Calling the proposal to label food containing GMOs deceptive is typical of the type of language used in political campaigns. It is based on a valid issue but is over-the-top in choice of words to address the issue. The primary issue is that labeling of food in the United States is done to protect the consumer. Information is provided that addresses food safety and nutritional issues. Food produced by molecular genetic modification methods has been carefully screened and tested for safety and nutritional issues and so does not pose a threat to the public. Food companies are free to label their products as GMO-free, but to force all food to be labeled if it contains GMOs would suggest to the consumer, based on current laws and practice, that the food is not safe. Those opposed to GMO labeling consider labeling food as if it were not safe, when it is safe, deceptive.
QWhen Proposition 37 was presented in California, the “No” side of the argument ran a campaign using the tagline, “Stop the Deceptive Food Labeling Scheme”. How exactly is mandatory labeling of GMOs deceptive? Please explain.
Question submitted By: gmosrockWhen Proposition 37 was presented in California, the “No” side of the argument ran a campaign using the tagline, “Stop the Deceptive Food Labeling Scheme”. How exactly is mandatory labeling of GMOs deceptive? Please explain.
Posted on August 15, 2017
Response from: Karri Hammerstrom, Agricultural Advocate; Grower of Food, Fiber & Kids; Consumer • on August 17, 2017
No! However, poor nutrition coupled with highly processed foods and a lack of education regarding healthy eating is bad for our kids. As a mother and farmer, I believe the best way to keep my family safe and healthy is to make sure they eat a balanced diet and make good food choices daily. Fresh, healthy ingredients and minimally processed foods that are low in sugar, salt, calories and cholesterol provide kids with the best opportunity for a healthy diet. Agricultural biotechnology... Read More
Do GMOs cross pollinate with non GMO selective breed crop hybrids ? How can we prevent transgenes from entering the gene pool of non GMO crops or wild varieties if GMOs can breed with non GMO varieties?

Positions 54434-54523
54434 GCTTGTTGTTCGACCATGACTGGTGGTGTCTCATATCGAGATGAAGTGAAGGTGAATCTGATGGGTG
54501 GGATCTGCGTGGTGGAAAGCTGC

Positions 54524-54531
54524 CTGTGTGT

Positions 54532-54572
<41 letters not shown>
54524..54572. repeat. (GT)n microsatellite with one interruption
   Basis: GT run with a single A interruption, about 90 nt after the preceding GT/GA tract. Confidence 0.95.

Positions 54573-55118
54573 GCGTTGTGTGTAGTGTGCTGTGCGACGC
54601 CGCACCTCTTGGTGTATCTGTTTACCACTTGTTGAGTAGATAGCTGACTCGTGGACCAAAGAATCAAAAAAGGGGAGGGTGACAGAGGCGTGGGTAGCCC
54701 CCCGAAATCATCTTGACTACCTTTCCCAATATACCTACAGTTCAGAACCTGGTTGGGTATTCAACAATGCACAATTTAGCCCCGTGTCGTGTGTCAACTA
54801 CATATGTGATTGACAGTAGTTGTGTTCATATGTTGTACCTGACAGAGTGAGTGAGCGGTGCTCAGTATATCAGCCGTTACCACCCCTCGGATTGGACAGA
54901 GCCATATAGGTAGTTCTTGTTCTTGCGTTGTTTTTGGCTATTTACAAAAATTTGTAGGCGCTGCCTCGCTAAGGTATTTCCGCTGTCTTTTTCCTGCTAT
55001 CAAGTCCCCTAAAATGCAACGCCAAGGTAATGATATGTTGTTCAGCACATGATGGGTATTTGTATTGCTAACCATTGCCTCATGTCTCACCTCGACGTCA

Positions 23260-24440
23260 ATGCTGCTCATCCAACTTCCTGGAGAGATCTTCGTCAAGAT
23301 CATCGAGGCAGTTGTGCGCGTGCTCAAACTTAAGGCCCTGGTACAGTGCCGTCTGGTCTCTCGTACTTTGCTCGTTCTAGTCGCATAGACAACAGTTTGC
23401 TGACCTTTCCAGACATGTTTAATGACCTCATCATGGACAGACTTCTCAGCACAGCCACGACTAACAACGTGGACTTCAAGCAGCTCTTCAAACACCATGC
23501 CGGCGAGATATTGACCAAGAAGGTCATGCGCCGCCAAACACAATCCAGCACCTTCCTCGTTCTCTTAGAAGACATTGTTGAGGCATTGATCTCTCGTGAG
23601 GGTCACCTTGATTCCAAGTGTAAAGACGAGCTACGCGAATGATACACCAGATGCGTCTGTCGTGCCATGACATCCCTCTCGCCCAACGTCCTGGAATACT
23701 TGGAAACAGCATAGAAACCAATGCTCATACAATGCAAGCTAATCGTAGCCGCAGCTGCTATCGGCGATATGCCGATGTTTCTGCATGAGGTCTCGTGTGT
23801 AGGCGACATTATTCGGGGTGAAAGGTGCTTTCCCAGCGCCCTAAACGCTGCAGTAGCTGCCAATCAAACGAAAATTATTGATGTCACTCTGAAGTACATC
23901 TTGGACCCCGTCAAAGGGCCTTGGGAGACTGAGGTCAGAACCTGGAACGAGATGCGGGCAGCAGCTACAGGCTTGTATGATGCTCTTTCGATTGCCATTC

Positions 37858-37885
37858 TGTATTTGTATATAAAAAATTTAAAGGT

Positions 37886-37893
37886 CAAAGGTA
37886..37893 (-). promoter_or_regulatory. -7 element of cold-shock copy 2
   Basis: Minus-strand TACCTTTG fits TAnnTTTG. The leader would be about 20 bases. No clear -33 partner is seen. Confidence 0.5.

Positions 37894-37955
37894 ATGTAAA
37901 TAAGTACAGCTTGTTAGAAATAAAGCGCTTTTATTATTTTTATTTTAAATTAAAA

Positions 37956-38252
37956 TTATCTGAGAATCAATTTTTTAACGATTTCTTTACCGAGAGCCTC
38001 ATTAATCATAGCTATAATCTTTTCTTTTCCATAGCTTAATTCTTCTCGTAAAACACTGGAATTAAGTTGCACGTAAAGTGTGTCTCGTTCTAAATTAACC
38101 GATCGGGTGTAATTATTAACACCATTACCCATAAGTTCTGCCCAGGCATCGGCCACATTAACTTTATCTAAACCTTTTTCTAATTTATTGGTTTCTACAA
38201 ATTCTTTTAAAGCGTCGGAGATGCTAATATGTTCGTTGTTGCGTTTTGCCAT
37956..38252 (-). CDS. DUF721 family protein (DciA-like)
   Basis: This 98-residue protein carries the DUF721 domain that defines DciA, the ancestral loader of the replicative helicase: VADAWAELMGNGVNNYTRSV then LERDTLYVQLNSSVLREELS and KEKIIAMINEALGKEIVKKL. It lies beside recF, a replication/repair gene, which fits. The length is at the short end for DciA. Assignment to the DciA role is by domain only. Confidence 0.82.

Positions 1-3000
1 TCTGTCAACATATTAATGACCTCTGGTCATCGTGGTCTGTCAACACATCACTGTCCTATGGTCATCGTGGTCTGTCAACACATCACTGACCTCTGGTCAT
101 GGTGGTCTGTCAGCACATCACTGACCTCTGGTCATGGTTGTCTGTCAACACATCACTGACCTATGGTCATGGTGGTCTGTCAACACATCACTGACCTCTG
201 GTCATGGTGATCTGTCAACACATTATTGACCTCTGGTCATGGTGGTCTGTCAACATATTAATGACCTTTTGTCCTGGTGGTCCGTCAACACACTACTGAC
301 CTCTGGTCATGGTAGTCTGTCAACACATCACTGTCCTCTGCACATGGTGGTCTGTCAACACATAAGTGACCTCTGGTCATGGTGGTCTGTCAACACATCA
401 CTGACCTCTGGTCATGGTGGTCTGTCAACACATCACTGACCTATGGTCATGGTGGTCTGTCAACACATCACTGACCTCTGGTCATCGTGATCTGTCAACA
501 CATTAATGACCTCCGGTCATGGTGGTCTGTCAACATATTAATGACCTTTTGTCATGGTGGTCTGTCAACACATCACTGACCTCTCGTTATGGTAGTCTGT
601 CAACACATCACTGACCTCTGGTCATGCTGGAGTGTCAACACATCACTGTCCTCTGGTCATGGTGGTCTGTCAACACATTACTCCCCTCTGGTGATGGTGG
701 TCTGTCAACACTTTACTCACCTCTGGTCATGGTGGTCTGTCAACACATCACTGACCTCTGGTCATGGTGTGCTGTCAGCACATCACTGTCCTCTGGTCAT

Posted on February 9, 2017
Response from: Kevin Folta, Professor and Chairman, Horticultural Sciences Department, University of Florida • on August 9, 2017
A species is defined by the ability to reproduce viable offspring, so any two plants within a species generally have the potential to cross pollinate. Like any good successful mating, it requires the union of male and female contributions at the right time, same place. So absolutely, GE crops have the potential to cross with non-GE crops of the same species—if they manage to get it on through time and space. So the rules that apply to dogs and teenagers also apply to... Read More
Posted on March 2, 2017
Response from: Brian Ronholm, Senior Director of Regulatory Policy, Arent Fox LLP • on August 4, 2017
Here is a set of slides prepared by the U.S. Department of Agriculture’s Food Safety and Inspection Service (FSIS) that discusses the sketch approval process. As the slides indicate, there are four categories of labels that require prior sketch approval: temporary labels, religious exemption, exports with labeling deviations, and special statements and claims. In the situation raised by your question, it is the last category (special statements and claims) that would... Read More